Hangul (Cervus elaphus hanglu) is one of the precious creature crafted by the creator, painted and decorated with an athletic copper color and multi-pronged antlers. Hangul also branded as Kashmir stag being the state animal is a subspecies of European Red deer and is one of the shy and elusive creatures that dwell among the high mountains of the mighty western Himalayas.
The majority of its population can be traced in the world famous Dachigam national park covering an area of 141 square kilometers. The park is famous for its unique and diverse wildlife and bird species. The rich wildlife includes leopard, common palm civet, jackal, red fox, musk deer, yellow-throated marten and Himalayan weasel. Over 145 different bird species including the lammergeier, colorful species like monal pheasant and blue magpie are seen.
As far as Hangul is concerned the antlers come in handy during rutting season when stags shield territories for procreation and stave off competition to their harem. Antlers are cast off in mid-March and April when the stags budge uphill to congregate above the snowline for the summer. By September, the fine-looking antlers grow back to full size and the stags begin to roar and challenge each other. They descend the slopes to join the does and their roaring calls resonate the forests of Dachigam until late November.
Forlornly, the attractiveness of the Kashmiri stag hasnt protected it from a gloomy fate. The handsome stag is declared critically endangered species by Red Data Book of the International Union for Conservation of Nature and Natural Resources (IUCN).
The populace of Hangul was assessed to be about 5,000 animals in the beginning of the 20th century. Dachigam was habitat to about 2000 animals in 1947. Thereafter a decline in the Hangul population was observed. As per the last census conducted in March 2015, the population of stag was found to be in the range of 82 to 180, the lowest ever.
There are lot many causes of its depletion. The habitat of Hangul has been disturbed by many factors and the prominent ones being a metallic road from lower Dachigam to upper Dachigam, fragmentation by fish farm, sheep farm, water supply from Marsar lake to Dachigam village and adjacent areas, and also encroachment by agricultural activities which limits the movement of Hangul in the park. Vehicular traffic is the second most source of biotic interference that is responsible for the noise and air pollution in the park. Hangul needs grasslands to survive but most of it is taken over by local shepherds to graze their livestock.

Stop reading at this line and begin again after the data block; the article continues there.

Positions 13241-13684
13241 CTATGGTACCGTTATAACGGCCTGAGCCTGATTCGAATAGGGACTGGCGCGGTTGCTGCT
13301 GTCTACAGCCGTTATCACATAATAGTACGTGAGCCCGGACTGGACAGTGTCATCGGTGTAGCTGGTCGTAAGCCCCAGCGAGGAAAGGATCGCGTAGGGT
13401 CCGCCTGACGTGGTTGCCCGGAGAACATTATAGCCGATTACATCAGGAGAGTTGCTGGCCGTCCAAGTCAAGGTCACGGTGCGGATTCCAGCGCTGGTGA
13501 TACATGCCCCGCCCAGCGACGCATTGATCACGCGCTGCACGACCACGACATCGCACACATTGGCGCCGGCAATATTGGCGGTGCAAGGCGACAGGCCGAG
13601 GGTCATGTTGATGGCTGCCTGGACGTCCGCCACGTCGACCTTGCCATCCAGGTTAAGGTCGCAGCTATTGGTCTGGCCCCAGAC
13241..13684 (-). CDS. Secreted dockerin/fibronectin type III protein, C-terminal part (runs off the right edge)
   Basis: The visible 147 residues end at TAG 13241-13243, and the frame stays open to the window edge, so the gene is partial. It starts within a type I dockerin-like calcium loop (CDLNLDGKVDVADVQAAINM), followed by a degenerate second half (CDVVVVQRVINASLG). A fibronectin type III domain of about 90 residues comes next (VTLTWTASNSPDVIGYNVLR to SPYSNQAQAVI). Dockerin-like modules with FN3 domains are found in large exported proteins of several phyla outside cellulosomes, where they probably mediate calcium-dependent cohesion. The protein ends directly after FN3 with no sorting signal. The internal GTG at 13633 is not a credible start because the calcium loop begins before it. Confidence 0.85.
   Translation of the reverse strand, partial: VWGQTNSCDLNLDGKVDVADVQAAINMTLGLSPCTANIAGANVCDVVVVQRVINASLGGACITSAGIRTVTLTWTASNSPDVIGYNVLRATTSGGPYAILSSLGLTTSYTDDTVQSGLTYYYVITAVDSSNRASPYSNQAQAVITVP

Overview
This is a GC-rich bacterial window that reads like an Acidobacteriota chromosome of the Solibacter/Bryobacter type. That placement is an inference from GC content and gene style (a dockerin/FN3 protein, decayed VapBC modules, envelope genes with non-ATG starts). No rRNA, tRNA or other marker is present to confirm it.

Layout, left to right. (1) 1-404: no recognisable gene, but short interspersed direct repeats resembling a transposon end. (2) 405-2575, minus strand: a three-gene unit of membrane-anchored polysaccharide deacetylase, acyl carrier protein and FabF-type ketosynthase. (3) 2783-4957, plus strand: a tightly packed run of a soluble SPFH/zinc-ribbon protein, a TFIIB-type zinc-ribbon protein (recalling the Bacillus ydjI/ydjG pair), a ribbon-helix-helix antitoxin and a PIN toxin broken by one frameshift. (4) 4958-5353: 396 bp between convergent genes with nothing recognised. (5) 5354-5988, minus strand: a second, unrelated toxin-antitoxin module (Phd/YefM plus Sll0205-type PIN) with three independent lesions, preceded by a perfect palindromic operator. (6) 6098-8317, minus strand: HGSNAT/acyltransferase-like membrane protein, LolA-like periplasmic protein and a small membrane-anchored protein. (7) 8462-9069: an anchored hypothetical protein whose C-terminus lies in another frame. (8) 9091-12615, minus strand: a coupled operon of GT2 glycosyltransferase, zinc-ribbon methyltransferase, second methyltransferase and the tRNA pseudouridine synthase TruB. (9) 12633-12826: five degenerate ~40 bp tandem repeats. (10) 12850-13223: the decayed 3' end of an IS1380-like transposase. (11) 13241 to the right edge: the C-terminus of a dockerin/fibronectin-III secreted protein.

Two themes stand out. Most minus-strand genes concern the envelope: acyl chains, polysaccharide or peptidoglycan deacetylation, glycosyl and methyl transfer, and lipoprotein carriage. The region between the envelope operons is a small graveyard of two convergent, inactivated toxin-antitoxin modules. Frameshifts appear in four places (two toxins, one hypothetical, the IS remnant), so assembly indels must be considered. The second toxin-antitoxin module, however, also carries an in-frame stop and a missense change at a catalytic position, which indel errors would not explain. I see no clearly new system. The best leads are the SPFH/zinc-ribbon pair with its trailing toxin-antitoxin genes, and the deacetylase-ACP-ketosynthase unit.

No doubt poaching has been cent percent controlled by the management but disturbances by several departments of Jammu & Kashmir Govt, such as fisheries (trout hatchery), VIP lodge at Draphama, public works (maintenance of main road), horticulture, water and irrigation, public health, and domestic livestock like sheep farm that can pose a serious threat by transmitting different diseases to Hangul and may deplete their population.
As we know predation is the natural observable fact which is seen in almost all the species of animals but, when the ultimate objective is the conservation, predation too is adverse and hence not allowed. In our Kashmir valley, the predators such as brown bear, leopard, snow leopard, and Himalayan black bear considerably influence the Hangul population. Among these predators, leopard is on the top list for the declined Hangul population in the valley. Not only this from past few years we are getting reports about the wild animal attack on humans in Kashmir, the prime cause being habitat destruction of wild fauna in Kashmir valley.
If we talk about the water bodies of Kashmir valley, including high altitude water bodies, they are almost contaminated and predispose both humans and animals to various life threatening conditions. Climatic alterations in Kashmir due to high population explosion and heavy pressure of tourists visiting the valley and the park itself have caused a significant decline in Hangul population. So, we must pull our socks up to strengthen the conservational and managemental strategies for saving the gene pool of our state animal Hangul.